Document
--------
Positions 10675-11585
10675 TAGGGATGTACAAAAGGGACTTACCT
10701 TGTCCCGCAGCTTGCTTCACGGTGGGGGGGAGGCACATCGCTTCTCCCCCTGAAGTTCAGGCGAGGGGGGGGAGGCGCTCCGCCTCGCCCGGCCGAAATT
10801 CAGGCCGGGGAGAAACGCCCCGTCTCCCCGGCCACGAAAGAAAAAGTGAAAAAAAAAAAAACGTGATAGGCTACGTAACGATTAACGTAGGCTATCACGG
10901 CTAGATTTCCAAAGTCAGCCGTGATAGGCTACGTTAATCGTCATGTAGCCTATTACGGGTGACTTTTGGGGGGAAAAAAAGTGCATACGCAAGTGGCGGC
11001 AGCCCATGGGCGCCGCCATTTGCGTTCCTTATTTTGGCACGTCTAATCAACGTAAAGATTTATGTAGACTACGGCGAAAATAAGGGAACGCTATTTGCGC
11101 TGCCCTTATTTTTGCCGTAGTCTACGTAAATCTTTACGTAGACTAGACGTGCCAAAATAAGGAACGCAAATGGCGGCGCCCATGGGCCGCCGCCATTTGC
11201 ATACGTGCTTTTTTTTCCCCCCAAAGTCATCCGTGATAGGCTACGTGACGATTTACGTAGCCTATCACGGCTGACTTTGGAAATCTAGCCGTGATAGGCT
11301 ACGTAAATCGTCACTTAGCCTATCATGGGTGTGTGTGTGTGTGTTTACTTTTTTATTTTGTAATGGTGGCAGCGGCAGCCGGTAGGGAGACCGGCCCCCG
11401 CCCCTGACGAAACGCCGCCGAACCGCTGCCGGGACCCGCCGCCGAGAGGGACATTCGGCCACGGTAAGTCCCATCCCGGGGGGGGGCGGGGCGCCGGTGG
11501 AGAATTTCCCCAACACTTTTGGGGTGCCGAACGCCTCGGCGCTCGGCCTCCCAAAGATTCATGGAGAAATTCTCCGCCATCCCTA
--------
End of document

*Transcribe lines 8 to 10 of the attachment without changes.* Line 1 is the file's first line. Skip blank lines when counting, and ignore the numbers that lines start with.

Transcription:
11201 ATACGTGCTTTTTTTTCCCCCCAAAGTCATCCGTGATAGGCTACGTGACGATTTACGTAGCCTATCACGGCTGACTTTGGAAATCTAGCCGTGATAGGCT
11301 ACGTAAATCGTCACTTAGCCTATCATGGGTGTGTGTGTGTGTGTTTACTTTTTTATTTTGTAATGGTGGCAGCGGCAGCCGGTAGGGAGACCGGCCCCCG
11401 CCCCTGACGAAACGCCGCCGAACCGCTGCCGGGACCCGCCGCCGAGAGGGACATTCGGCCACGGTAAGTCCCATCCCGGGGGGGGGCGGGGCGCCGGTGG